The Greek word that is usually translated “demon-possessed” in the Gospels is demonizomai, which literally means “to be rendered passive toward a demon.” It’s unfortunate, in my view, that the term is usually translated “demon possession.” “Possession” implies complete ownership whereas the concept of being rendered passive toward a demon can be reflective of many degrees of passivity. A person can be a little passive or completely passive toward a demon. And a person can have one area or many areas of their life rendered passive toward a demon. But “possession makes it sound like demonization is an all-or-nothing thing. For this reason I prefer to simply transliterate demonizomai as “demonized.”
This point is of some importance, for the question of whether or not a Christian can be “demon possessed” is at stake. One school of thought cites numerous examples throughout church history of Christians who have needed, and benefited from, exorcism. On this basis they argue that Christians can be “demon-possessed. The other school of thought argues that this is impossible, for Christians are owned and indwelt by God, a fact that rules out the possibility that they’re also owned by Satan and indwelt by demons (1 Cor 6:19-20, 1 Jn 4:4).
In my view, there’s truth to both sides. Christians can be, in varying degrees, demonized. They can have areas of their life rendered passive with regards to a demon. Despite the fact that we are owned and indwelt by God, we can give the devil a “foothold” and can have demonic “strongholds” in our life (Eph 4:27; 2 Cor 10:4). This demonization may, on occasion, be strong enough that it leads to a person manifesting bizarre behavior—the sort often associated with exorcisms—when the stronghold is being confronted.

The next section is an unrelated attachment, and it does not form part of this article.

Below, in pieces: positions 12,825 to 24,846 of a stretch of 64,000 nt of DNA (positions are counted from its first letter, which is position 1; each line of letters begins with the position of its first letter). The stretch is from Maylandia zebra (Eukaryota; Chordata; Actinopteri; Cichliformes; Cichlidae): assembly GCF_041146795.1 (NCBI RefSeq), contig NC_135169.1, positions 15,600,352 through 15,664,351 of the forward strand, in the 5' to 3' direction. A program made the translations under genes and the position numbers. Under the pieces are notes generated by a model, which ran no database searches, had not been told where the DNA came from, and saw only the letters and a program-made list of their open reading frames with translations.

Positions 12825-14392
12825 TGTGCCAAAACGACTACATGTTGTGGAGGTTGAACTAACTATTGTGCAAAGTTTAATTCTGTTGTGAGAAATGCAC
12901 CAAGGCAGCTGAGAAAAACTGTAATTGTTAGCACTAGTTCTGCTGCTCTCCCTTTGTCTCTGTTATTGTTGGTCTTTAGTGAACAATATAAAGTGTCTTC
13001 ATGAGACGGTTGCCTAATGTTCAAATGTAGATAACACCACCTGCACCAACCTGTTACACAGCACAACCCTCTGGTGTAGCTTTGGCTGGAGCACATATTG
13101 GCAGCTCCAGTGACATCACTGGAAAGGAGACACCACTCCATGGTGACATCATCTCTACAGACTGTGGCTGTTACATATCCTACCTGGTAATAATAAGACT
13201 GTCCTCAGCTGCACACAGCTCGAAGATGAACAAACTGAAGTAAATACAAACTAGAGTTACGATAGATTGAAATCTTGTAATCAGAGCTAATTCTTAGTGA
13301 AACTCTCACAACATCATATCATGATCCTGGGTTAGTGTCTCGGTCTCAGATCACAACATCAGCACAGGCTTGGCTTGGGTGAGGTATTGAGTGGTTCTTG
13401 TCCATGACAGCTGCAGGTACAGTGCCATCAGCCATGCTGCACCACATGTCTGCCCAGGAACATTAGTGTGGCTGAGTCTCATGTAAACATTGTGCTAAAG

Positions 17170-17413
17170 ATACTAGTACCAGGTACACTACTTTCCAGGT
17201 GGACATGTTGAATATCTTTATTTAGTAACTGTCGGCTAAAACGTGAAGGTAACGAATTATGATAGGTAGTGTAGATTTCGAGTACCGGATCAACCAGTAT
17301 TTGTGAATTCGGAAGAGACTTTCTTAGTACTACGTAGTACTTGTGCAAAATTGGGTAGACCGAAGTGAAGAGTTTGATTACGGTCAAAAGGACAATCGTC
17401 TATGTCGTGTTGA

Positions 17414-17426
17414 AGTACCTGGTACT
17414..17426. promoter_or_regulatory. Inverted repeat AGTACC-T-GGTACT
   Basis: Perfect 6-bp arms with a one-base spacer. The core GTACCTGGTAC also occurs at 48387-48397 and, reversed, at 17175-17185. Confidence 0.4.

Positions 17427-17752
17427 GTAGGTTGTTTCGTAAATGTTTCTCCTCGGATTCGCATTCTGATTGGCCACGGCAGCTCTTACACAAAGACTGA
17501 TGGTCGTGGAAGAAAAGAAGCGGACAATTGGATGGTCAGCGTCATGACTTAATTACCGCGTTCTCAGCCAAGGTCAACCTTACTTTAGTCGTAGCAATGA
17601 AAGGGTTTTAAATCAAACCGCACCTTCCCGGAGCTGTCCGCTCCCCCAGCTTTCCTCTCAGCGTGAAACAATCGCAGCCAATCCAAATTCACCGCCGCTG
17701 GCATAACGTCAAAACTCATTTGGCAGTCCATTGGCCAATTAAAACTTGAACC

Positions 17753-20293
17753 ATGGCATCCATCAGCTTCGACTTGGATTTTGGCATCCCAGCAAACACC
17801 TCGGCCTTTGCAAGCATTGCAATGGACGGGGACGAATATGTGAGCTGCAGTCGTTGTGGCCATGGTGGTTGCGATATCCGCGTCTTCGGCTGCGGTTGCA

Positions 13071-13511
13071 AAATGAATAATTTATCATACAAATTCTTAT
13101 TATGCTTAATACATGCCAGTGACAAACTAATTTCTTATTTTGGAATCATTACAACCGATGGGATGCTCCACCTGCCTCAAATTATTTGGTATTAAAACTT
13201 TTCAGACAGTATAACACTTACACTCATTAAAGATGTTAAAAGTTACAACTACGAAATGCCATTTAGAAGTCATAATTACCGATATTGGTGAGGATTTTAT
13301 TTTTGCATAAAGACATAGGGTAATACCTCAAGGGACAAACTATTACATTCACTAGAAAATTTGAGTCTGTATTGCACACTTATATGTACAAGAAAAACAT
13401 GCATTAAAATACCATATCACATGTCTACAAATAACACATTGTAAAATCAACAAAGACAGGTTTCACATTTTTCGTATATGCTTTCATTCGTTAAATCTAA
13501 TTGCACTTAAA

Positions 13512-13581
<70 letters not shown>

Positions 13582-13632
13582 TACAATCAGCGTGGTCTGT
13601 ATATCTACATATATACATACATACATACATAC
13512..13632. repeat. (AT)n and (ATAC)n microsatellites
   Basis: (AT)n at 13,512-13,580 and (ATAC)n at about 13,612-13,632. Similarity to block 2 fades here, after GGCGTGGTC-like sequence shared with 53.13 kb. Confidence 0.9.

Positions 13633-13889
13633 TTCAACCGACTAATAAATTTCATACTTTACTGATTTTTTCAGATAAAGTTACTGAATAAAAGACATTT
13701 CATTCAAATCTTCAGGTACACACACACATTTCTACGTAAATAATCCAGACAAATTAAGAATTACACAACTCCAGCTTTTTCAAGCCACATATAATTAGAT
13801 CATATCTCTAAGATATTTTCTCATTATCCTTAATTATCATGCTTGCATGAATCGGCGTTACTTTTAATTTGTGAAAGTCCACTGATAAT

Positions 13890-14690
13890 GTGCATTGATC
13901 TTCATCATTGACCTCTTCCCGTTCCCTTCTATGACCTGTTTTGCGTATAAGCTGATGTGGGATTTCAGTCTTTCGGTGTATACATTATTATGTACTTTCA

At the same time, however, I think the other school of though is correct in maintaining the impossibility of a person being simultaneously owned by God and owned by demons. A person whose life is authentically surrendered to God may continue to have significant strongholds, but they cannot have every area of their life rendered completely passive toward a demon. In other words, Christians can be demonized, but not demon possessed.
And when Christians are significantly demonized, it’s appropriate, and sometimes necessary, to engage in deliverance prayer (exorcism) on their behalf.
Image by Darren Johnson / iDJ Photography via Flickr